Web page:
• 2 In the instant case, it is apparent that the Board of Election Commissioners had sufficient evidence to determine that the signatures to which objections were sustained were in fact invalid. Petitioner wholly failed to introduce evidence which would support a contrary finding. Our review of the record indicates that this failure was not occasioned by the Board's failure to provide voter registration data, but was due instead to petitioner's strategy of pursuing a one-man campaign. While it is possible that the Board's records are not entirely current or complete, petitioner has presented no more than speculation to rebut the objector's contentions. Accordingly, we conclude that the decision of the Board was not against the manifest weight of the evidence and the circuit court did not err in so concluding. Greene v. Board of Election Commissioners (1983), 112 Ill. App.3d 862, 871, 445 N.E.2d 1337.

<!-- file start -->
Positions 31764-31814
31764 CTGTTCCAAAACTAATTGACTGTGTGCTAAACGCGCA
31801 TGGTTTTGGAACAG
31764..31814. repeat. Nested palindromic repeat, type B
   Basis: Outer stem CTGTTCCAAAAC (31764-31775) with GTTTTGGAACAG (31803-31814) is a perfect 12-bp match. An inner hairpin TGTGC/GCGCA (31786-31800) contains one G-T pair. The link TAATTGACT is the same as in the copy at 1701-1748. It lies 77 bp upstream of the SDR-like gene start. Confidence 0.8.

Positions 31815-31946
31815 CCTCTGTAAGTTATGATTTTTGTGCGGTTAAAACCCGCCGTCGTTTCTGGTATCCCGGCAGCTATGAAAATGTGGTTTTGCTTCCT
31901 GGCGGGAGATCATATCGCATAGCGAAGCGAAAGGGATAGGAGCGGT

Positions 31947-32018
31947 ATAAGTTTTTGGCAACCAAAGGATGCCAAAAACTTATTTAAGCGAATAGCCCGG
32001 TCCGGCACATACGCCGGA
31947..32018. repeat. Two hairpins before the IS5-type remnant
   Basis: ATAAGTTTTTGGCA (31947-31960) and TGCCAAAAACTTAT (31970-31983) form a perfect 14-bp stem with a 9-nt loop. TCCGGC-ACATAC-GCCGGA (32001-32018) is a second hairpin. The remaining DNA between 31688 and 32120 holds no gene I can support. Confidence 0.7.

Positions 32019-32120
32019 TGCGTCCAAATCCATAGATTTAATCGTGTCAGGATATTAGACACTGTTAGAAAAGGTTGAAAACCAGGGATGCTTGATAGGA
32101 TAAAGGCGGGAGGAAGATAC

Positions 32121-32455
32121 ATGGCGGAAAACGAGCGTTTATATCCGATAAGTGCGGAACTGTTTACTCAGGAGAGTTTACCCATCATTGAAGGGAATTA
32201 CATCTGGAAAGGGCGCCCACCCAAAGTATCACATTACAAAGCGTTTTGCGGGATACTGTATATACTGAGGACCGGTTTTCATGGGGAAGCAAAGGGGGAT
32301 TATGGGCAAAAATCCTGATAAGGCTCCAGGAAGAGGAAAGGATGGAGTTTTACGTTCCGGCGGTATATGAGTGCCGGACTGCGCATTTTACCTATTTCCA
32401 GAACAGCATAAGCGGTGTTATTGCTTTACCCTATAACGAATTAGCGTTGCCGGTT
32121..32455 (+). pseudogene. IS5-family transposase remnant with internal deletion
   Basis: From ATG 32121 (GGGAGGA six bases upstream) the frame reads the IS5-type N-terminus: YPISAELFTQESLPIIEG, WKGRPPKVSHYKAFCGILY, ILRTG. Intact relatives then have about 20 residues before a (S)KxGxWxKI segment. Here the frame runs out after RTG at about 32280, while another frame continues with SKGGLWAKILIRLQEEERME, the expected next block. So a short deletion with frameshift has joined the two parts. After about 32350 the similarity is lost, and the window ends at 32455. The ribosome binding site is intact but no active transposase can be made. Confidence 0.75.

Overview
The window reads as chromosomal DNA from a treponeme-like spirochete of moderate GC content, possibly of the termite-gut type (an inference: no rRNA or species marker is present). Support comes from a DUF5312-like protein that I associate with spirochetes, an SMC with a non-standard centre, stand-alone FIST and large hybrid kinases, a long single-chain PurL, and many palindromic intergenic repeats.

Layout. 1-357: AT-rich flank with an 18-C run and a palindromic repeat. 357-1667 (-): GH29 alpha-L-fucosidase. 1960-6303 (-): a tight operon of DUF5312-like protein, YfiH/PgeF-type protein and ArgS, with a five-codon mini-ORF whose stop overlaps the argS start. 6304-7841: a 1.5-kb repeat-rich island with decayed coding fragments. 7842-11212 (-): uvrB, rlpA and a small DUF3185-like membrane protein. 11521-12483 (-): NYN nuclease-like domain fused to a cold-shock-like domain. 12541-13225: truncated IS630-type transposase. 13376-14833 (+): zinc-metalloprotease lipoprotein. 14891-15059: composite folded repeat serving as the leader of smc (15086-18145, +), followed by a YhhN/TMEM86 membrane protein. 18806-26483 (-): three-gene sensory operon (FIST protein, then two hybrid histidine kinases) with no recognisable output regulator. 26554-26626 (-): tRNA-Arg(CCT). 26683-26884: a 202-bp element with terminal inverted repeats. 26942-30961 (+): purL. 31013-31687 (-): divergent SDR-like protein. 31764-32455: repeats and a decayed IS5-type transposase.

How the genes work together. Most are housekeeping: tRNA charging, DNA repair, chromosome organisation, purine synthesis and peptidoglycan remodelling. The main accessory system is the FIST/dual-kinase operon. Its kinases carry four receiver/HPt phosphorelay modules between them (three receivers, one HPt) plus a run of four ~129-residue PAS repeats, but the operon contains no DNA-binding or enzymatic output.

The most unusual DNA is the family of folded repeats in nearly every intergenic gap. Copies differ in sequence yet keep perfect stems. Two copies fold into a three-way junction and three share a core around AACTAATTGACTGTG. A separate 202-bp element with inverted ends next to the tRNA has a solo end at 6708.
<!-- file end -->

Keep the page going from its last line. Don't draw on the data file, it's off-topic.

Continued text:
• 3 At oral argument petitioner called our attention to a case recently decided in the United States District Court, Smith v. Board of Election Commissioners (N.D. Ill., 1984), 587 F. Supp. 1136. In that case, United States District Judge Marvin Aspen held that the statute requiring the petitions to contain the signatures of 10% of the primary electors voting in the ward in the previous election was an unconstitutional infringement on the political rights of the plaintiffs. While we are not bound to follow the decisions of a United States District Court, we do give those decisions the weight merited by the persuasiveness of their reasoning. (Chicago Transit Authority v. Yellow Cab Co. (1982), 110 Ill. App.3d 379, 383, 442 N.E.2d 546.) But more to the point, in the instant case petitioner has utterly failed to raise this point at any stage of the proceedings prior to oral argument and has therefor waived ...